The system “provides two to four megabytes of bandwidth over DISA X-Band with no airtime costs to the ship,” wrote Maj. Robert S. Bunn, an operations planner with MARSOC.
“These capabilities significantly enhance the ARG/MEU’s ability to communicate with the TSOC and SOF forces ashore, greatly enhancing MAGTF-SOF integration.”
The greatest benefit comes with visibility: The Marine Corps can know what SOF is doing, and vice versa, said Lt. Gen. David H. Berger, the I Marine Expeditionary Force (I MEF)commander at Camp Pendleton. It wasn’t uncommon for a MEU to arrive in a country and SOF would show up, Berger said.
“We wouldn’t know they were coming, (and) they wouldn’t know that we were there, because we have different headquarters, different chains of command.”
The link that comes with SOFLE “makes a world of sense,” said Berger, who earlier in his career was a company commander and operations officer with 2nd Reconnaissance Battalion during the 1991 Iraq War. With improved, if not streamlined coordination, “you don’t have to go through multiple chains of command. You can just talk direct,” he said. And that’s particularly critical in a fast-moving crisis situation that a MEU/ARG could face. “It’s huge.”
“They need things from us that we have. We need things from them we don’t have,” he said, of SOF. “We have really complementary capabilities.”
The SOFLE enabled the MEU’s Recon Company, a robust group of about 75 Recon Marines and support personnel, to do more, Trollinger said. The liaisons “advertised capability and said, ‘Here’s what we can do for you. We have Reconnaissance Marines – they’re not SOF – but they do have some similar capabilities. Let’s look at leveraging those capabilities.’ So the SOFLE did a lot of work identifying, and then actually planning, coordinating different activities that my reconnaissance Marines were able to do with different SOF entities while we were deployed.”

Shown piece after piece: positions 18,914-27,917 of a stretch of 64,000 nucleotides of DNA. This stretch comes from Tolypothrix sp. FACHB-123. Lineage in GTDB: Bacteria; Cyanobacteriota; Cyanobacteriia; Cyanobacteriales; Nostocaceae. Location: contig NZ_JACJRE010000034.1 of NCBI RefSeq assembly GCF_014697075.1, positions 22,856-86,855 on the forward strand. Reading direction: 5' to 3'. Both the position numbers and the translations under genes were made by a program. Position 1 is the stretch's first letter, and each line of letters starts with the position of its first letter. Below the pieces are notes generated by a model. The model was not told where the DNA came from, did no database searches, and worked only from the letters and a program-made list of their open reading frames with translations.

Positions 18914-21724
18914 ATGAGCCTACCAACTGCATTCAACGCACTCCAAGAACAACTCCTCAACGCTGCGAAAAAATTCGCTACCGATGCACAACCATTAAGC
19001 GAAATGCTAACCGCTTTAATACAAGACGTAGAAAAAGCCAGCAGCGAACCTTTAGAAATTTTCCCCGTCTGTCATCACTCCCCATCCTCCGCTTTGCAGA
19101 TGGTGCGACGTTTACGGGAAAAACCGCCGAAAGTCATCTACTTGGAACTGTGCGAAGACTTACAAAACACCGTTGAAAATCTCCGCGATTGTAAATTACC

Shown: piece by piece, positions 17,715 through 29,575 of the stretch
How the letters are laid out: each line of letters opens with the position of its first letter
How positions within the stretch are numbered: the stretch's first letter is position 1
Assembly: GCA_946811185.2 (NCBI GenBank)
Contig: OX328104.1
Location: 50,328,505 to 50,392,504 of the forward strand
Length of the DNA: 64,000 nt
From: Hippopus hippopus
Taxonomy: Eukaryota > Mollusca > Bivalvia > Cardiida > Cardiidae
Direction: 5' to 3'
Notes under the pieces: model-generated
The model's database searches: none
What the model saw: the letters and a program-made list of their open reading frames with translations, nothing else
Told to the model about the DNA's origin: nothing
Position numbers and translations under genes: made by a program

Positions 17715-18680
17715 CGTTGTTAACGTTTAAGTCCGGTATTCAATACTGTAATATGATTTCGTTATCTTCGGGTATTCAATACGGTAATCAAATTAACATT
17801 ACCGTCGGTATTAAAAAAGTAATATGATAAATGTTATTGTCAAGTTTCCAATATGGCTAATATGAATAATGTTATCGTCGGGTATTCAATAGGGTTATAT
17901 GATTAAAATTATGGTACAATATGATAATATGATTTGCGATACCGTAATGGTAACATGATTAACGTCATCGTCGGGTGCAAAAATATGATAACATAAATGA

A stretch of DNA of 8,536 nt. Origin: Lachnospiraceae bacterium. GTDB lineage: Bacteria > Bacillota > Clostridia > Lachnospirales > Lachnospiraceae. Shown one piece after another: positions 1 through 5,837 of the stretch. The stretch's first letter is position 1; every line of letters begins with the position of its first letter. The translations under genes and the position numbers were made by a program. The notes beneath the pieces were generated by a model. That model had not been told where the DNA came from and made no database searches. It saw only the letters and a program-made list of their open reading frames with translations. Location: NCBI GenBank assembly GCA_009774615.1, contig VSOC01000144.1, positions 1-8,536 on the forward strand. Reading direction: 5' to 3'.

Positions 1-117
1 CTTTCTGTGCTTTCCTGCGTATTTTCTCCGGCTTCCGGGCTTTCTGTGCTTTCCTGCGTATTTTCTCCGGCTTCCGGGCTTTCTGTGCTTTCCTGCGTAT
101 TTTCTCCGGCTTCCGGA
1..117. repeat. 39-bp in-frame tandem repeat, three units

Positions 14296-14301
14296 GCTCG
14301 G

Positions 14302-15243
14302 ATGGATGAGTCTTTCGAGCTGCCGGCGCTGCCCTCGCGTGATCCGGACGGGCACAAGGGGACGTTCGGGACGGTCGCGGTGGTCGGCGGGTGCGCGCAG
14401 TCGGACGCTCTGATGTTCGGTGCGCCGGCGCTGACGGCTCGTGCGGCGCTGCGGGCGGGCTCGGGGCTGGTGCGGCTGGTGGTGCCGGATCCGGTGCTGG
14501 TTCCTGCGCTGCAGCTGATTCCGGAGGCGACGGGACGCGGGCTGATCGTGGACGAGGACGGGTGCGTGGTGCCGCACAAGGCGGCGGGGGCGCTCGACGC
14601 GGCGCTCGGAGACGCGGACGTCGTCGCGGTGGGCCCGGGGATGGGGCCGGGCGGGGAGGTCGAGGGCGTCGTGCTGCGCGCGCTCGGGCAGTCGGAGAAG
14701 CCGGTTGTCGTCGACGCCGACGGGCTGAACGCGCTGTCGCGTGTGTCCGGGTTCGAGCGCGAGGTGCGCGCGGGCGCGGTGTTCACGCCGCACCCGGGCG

“If we did not have the SOFLE, we would not have been able to do, in my opinion, the different activities that we were ultimately able to do,” he said.
The 11th MEU deployed last July aboard amphibious assault ship USS Makin Island (LHD-9), amphibious dock landing ship USS Comstock (LSD-45) and amphibious transport dock ship USS San Diego (LPD-22), all homeported at Naval Station San Diego, Calif.
“We didn’t know what it was specifically we may encounter in 5th Fleet, but we knew what was going on in the region, certainly with ISIS (Islamic State in Iraq and Syria) rearing its head in different locations and gaining momentum,” Trollinger said.
“So we knew that our deployment would be characterized by a great deal of uncertainty. But we were focused on being as best prepared as we possible could be.”
That included scheduled training exercises, including exercise Cougar Voyage in Kuwait and Red Reef 2015 in Saudi Arabia, according to Navy News reports.
Before reaching 5th Fleet, in early September, “we were directed to be prepared to assume certain postures in different locations,” Trollinger said, so “the ARG/MEU split apart and went into different areas. We stayed that way throughout our time in 5th Fleet.” The blue-green force joined in air operations during Operation Inherent Resolve, the coalition campaign conducting strikes against ISIS in Iraq and Syria.
“We answered the call with the tasks we were given by higher headquarters to maintain that (posture) throughout the entire time in 5th Fleet,” he said.
“We were prepared to execute crisis response in a couple of different locations,” he added, without elaborating.
The 24th MEU and Iwo Jima ARG replaced them and currently is operating in the area.